Reluctance to Bear a Symbol

I feel uncomfortable with many symbols. I might have opinions about a subject, but there’s rarely a camp that has some symbol, flag, slogan, etc. that I’m comfortable with adopting because that camp does not accurately reflect my opinion. All too often, a slogan takes on more than its surface meaning, and that can make using that slogan tricky.

A simple example is with politics. On certain topics I agree with whatever happens to be defined as the “conservative” viewpoint. On other issues, I favor the “liberal” opinion. I like some libertarian ideals, but I can’t agree with all of the “official” ones.

Every party, movement, or group comes up with some slogans that are either catchy or hard to refute. But these phrases are just symbols for broader ideas. An article from Persuasion summed it up nicely:

Take, for example, Black Lives Matter. The slogan itself is (or at least should be) obvious and uncontroversially true. But there’s also a more substantive movement and political program behind BLM, which is rightfully more controversial.…
Whether or not you agree with these goals, Black Lives Matter clearly means more to most activists than “black people’s lives matter.”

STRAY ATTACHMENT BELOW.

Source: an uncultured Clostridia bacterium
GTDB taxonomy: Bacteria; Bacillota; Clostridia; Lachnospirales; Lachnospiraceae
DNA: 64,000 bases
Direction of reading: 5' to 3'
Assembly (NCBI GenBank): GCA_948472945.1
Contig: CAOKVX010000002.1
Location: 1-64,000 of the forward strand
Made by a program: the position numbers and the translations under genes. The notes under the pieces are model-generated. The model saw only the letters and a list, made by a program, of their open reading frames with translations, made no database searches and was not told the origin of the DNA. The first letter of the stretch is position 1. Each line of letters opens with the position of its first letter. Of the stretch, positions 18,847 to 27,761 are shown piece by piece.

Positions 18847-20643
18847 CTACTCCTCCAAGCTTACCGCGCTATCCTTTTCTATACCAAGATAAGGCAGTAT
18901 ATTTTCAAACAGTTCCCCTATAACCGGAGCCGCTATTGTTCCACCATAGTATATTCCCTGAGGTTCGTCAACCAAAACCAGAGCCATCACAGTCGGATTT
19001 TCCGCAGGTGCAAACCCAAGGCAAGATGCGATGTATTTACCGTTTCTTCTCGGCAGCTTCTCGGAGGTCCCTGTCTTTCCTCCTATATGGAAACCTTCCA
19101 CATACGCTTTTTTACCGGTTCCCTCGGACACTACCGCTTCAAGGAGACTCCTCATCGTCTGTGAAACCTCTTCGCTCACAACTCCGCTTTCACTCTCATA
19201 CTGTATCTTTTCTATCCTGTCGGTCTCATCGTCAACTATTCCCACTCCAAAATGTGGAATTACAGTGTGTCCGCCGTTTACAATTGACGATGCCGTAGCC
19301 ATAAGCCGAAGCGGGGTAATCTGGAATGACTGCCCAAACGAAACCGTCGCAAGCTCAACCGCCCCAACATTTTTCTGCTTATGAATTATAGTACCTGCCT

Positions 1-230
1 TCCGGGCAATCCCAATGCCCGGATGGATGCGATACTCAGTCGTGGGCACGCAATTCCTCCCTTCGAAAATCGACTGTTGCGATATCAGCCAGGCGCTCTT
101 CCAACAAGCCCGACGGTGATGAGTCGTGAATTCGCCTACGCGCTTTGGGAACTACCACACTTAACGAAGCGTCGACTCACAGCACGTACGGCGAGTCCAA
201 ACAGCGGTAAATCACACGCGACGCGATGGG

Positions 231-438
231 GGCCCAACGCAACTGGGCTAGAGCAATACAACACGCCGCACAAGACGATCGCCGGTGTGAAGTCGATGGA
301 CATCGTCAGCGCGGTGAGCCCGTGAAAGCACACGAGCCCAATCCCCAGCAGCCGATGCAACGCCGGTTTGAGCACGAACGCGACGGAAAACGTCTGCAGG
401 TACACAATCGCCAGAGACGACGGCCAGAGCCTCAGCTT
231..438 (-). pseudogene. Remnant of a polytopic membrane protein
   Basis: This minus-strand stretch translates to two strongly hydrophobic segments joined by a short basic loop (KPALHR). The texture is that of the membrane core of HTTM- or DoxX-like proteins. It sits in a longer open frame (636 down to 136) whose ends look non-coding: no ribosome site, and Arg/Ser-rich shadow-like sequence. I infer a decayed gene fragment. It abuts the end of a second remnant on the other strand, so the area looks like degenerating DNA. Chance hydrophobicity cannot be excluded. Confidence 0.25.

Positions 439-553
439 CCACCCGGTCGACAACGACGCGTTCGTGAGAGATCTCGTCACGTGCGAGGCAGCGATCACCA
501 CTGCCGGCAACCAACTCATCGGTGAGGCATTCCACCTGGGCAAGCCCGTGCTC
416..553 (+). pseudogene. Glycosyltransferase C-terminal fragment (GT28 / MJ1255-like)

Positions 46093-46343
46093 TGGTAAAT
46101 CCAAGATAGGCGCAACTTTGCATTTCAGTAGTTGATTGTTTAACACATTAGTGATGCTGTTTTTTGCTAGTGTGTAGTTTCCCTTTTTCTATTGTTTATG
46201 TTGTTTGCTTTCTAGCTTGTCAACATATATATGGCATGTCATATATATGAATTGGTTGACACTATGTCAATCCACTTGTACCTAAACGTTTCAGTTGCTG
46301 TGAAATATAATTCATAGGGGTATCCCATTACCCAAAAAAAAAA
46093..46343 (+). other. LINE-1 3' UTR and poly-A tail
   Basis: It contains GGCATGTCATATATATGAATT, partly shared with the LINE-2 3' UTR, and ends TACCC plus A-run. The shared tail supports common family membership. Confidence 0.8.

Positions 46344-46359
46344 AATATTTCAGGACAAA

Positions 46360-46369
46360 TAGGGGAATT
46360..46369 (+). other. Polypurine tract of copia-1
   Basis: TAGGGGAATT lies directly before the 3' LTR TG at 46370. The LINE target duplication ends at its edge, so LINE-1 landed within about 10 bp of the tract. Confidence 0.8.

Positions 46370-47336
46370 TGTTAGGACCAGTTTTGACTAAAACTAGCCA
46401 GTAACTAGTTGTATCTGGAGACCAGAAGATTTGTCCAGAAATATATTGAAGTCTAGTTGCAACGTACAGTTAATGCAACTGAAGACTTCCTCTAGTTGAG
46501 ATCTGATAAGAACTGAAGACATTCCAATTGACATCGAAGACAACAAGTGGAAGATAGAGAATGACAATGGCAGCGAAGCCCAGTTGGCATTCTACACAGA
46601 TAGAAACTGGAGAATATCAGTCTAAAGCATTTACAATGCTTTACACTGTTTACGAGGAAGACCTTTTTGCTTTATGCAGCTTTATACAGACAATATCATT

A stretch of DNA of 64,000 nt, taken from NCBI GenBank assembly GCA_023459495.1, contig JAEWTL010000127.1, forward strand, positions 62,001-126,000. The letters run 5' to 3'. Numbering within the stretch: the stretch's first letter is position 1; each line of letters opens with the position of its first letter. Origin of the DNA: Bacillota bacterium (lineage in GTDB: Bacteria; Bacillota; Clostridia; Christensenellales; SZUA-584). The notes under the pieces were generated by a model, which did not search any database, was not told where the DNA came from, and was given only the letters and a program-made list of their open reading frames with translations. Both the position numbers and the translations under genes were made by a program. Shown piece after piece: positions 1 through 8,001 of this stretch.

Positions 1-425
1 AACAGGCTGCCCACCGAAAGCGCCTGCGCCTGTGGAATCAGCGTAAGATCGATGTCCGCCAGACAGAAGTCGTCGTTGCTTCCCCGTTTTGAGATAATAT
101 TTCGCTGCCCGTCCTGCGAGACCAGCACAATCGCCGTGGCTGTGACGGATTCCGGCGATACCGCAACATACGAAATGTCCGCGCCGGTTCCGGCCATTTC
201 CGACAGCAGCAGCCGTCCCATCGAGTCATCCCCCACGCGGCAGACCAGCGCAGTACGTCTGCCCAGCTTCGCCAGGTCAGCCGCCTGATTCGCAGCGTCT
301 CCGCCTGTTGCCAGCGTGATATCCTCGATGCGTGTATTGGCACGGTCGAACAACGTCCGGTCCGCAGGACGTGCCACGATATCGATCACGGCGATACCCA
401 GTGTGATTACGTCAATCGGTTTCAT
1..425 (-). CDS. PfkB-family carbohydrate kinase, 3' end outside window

The danger with using slogans as “reasoning” is that they’re shallow: they’re inherently short, snippy, and difficult to attack. Arguing with a set of slogans is like trying to fight an image projected on fog. There’s no substance to meaningfully engage with, and then proponents of that movement will call you out for fighting against these “uncontrollably true” ideas.

Besides, it’s way better to agree with ideas, not parties. Picking a party based on a few things you like about it, and then agreeing with the rest is like saying you like a particular food you’ve never eaten before, just because it has one or two ingredients that you like. I like mustard, but I’m not going to eat a cake that includes mustard.

Ideas don’t compress well, if at all. Ideas can be simple, but trying to compress simple ideas leads to simplistic understanding. Life is inherently messy, and slogans and memes are simplifications on top of that messiness.

In place of a well-reasoned argument, political activists can lean on pithy memes to demonstrate their political allegiances. But when people use memes as a shortcut, they sacrifice the process of testing and inspecting their opinions. Insight comes from challenging ideas, and memes allow people to skirt this process.

I recommend reading that Persuasion article. Don’t let slogans and memes be an intellectual shortcut. Embrace the nuance and messiness of this world, and learn to come to terms with it.